I started this site during law school for two primary reasons: to offer friends, family and the occasional stranger a place to exchange ideas, and as an outlet for my political energy. The site was more successful on the latter goal, but I hope that everyone enjoyed reading my posts even nearly as much as I enjoyed writing them.

SAM Online isn't dead, I'll be back from time to time and hope that others with permission to post continue (or start). So check back in now and then.

But now I have another outlet for my political energy, indeed all of my energy, a job with Sen. Chuck Schumer. (Working for Schumer is not a job so much as it's a lifestyle).

This has been a fun and interesting experiment. The passion I had for writing about this stuff kind of surprised me, and certainly helped inspire me to pursue a political career after graduation. I'm grateful for that and for anyone who checked the site out.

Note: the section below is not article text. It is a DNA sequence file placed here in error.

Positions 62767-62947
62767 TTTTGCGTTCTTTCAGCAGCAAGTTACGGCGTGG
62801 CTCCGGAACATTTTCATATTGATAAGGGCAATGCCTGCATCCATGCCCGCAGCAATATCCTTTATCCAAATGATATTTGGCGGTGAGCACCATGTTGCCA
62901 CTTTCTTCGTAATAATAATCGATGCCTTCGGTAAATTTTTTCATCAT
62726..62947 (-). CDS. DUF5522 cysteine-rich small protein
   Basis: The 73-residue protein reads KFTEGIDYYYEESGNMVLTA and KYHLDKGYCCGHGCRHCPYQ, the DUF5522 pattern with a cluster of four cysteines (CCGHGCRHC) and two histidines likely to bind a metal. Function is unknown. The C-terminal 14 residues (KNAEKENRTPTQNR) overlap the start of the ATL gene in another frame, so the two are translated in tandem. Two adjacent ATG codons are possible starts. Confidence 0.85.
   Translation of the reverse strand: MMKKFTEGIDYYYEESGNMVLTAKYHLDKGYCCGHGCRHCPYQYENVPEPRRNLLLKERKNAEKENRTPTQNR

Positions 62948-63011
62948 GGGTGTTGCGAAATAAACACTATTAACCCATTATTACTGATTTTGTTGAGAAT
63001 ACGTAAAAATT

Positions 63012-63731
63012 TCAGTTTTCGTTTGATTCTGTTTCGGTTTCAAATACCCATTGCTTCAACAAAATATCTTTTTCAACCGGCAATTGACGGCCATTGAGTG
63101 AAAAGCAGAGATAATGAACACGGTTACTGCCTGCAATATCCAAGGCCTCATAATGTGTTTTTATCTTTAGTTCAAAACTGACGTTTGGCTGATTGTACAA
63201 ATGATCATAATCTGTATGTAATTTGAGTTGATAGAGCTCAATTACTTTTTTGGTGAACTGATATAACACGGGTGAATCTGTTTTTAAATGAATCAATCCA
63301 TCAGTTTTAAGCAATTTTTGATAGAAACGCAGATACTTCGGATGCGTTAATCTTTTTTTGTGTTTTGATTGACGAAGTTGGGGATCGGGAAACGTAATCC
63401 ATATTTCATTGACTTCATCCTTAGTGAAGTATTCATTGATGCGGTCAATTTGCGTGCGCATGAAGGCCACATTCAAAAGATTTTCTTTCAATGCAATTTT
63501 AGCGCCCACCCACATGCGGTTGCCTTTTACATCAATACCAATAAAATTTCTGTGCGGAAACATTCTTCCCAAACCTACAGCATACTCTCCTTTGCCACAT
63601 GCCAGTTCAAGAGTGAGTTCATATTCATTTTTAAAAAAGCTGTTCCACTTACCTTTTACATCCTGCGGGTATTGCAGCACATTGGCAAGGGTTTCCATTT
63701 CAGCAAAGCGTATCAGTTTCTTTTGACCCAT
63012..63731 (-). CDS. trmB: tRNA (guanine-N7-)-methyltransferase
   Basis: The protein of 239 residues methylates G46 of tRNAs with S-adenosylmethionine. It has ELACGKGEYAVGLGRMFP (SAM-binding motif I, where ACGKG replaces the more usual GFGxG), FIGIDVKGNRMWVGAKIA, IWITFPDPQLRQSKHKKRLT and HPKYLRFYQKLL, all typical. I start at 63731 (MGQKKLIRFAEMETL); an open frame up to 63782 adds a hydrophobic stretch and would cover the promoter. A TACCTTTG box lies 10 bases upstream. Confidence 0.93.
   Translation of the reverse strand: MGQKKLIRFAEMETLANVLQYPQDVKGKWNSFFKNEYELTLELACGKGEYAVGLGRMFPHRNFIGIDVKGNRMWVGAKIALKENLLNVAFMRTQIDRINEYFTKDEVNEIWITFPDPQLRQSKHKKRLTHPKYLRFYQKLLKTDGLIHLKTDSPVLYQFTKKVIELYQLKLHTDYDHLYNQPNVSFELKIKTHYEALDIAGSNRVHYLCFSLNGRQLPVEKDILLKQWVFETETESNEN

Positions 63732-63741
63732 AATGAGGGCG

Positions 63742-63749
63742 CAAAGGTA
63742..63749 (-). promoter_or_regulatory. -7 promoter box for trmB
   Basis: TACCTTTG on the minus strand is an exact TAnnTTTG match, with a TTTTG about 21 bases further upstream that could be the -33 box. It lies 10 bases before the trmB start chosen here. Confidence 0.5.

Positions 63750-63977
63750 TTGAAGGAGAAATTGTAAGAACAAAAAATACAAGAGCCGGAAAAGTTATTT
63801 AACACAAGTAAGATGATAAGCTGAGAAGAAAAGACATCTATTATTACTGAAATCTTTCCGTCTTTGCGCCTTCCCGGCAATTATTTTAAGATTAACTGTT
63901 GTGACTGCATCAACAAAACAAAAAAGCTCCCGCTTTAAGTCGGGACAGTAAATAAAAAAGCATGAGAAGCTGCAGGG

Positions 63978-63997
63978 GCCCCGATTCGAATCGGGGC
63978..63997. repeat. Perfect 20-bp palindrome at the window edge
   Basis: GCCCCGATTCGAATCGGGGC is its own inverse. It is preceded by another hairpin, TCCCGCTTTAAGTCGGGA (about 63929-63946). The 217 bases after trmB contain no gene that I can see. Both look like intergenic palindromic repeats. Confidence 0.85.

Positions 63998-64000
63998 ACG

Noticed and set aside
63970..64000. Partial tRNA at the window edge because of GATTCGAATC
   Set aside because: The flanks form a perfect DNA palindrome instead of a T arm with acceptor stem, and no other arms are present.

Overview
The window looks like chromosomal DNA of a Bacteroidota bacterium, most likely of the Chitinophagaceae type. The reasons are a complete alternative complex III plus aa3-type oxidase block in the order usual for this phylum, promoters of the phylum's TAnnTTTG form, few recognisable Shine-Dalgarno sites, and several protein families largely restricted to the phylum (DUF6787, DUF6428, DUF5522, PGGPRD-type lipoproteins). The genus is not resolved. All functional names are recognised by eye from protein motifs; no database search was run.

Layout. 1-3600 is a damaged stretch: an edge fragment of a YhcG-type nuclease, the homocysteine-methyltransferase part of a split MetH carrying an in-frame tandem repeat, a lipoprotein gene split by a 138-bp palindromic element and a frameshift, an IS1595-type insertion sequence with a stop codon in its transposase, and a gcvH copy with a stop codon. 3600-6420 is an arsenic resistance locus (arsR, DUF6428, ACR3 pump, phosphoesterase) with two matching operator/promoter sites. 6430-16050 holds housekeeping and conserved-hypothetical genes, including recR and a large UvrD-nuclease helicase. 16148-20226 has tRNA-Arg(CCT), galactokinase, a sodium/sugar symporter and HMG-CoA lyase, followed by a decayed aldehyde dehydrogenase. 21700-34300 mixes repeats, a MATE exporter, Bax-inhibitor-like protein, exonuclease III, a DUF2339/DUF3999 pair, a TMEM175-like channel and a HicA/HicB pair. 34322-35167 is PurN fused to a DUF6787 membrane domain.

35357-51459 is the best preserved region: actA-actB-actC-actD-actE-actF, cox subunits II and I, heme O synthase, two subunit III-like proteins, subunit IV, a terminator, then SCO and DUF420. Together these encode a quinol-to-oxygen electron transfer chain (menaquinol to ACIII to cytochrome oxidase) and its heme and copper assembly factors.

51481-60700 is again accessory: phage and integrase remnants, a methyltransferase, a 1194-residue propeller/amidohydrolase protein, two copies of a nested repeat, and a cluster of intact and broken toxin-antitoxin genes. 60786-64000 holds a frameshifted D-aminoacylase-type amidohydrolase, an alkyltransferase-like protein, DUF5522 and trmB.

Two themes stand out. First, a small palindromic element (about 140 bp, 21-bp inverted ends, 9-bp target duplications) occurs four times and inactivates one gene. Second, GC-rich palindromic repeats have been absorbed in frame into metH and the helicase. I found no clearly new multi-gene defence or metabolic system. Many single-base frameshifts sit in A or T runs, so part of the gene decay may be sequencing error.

So please, if you enjoyed the site or want to keep it going in my stead email me at

Stay classy, Planet Earth.


Wednesday, February 25, 2009

The Not (yet) Ready for Primetime Player

Bobby Jindal of Louisiana, the nation's youngest governor, delivered the GOP's response to President Obama's speech to Congress. Over the past few weeks Jindal has emerged as his party's newest, and perhaps brightest, star.  He also showed a willingess to lead with attempts to decline certain portions of the new economic stimulus package.

The media has picked up his scent and the Q&A at the recent governors' meeting in DC looked more like a Jindal press conference.